Like other African telecoms firms, Telkom, in which the government holds a stake of about 40%, is trying to keep pace with a surge in demand for the internet and data with growing smart phone usage.
It is also grappling with organisational and operational inefficiencies linked to fixed voice and data services, which require more staff to install, maintain and market, it said in a letter to unions seen by Reuters.
The telecom provider said it will consider voluntary severance and early retirement packages for employees affected by phase one of the job cut, which will affect employees at Openserve and the Consumer divisions from January to April.
The affected jobs include support employees, specialist, operational employees and supervisory and management levels in its wholesale division Openserve, the consumer unit as well as in its corporate centre.
The announcement comes two days after retailer Massmart Holdings, majority owned by U.S. retail giant Walmart, said it could cut up to 1,440 jobs under a plan to close some stores as it struggles to grow sales in a tough economy.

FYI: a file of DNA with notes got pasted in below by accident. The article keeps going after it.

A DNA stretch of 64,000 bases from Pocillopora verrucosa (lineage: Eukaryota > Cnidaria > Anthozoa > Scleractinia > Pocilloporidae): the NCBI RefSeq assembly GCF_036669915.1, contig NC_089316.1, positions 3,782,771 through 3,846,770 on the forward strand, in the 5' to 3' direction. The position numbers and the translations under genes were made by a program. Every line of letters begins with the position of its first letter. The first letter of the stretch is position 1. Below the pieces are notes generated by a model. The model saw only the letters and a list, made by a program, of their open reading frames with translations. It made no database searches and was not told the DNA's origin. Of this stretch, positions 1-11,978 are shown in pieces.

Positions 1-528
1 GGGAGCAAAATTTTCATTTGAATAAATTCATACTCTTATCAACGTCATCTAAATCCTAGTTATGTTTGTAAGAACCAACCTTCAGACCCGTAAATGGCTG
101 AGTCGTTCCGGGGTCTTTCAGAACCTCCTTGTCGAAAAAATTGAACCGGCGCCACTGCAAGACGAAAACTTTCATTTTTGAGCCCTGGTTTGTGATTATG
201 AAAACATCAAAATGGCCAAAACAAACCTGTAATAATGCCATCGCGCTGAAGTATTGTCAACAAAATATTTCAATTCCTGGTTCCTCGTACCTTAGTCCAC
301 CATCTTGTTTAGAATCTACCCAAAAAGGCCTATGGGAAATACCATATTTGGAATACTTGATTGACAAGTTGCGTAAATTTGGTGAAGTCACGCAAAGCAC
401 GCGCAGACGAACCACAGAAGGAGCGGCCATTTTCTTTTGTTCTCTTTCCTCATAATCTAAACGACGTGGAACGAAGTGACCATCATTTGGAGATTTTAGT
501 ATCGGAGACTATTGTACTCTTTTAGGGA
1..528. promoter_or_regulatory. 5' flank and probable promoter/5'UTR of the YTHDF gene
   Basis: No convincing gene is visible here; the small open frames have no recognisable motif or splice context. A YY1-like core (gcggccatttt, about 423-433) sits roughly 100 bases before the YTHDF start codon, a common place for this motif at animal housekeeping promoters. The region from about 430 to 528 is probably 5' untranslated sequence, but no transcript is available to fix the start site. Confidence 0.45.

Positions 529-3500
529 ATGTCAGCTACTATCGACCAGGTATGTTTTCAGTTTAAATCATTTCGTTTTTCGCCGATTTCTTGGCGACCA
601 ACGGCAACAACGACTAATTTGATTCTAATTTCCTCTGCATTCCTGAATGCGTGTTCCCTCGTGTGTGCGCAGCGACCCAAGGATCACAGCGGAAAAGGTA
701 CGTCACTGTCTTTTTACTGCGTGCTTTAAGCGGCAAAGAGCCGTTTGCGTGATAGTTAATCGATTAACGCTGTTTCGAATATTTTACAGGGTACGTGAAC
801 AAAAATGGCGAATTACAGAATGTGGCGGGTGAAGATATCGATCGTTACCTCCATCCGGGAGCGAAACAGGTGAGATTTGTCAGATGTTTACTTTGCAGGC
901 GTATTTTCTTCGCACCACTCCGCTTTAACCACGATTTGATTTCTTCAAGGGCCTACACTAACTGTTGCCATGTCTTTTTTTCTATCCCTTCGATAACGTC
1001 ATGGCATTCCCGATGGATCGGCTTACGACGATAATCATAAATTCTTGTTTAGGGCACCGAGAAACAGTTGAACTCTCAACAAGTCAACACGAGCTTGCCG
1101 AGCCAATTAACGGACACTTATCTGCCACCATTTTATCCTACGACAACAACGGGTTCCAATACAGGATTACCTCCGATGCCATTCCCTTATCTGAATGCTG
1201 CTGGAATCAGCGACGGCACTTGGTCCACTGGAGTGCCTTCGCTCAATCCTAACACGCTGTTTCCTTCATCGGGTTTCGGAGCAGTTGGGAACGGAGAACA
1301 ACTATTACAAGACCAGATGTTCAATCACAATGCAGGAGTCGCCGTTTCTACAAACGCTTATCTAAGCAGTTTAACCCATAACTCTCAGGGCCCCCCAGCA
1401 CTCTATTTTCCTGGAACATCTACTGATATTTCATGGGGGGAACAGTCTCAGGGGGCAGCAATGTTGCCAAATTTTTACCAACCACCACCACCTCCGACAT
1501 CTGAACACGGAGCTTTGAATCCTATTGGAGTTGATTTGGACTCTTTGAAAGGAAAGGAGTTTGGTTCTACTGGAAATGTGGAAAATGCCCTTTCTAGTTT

Telkom, which runs South Africa’s biggest fixed-line telecom network, is migrating customers to mobile voice and data as well as fibre, where it is one of the small players in a market dominated by Vodacom and MTN Group.
"The deterioration in the economic climate, increased operational, regulatory and competitive constraints, coupled with continuing rapid migration from fixed voice and data business have all had a major ongoing negative operational and financial impact on Telkom," it said.
"For Telkom to survive the current and anticipated tough trading conditions, it is imperative to seek and implement measures which will drastically reduce costs, eliminate inefficiencies and improve operational and financial performance in the interest of securing its continued commercial viability and employment for the majority of the employees."
Telkom said it wants a leaner structure in its Openserve and group IT division and a focused skills set in line with the new business demands of a mobile focused business. While in consumer, the unit needs to be more market driven and customer focused.
(Reporting by Nqobile Dludla; Editing by Susan Fenton and Elaine Hardcastle)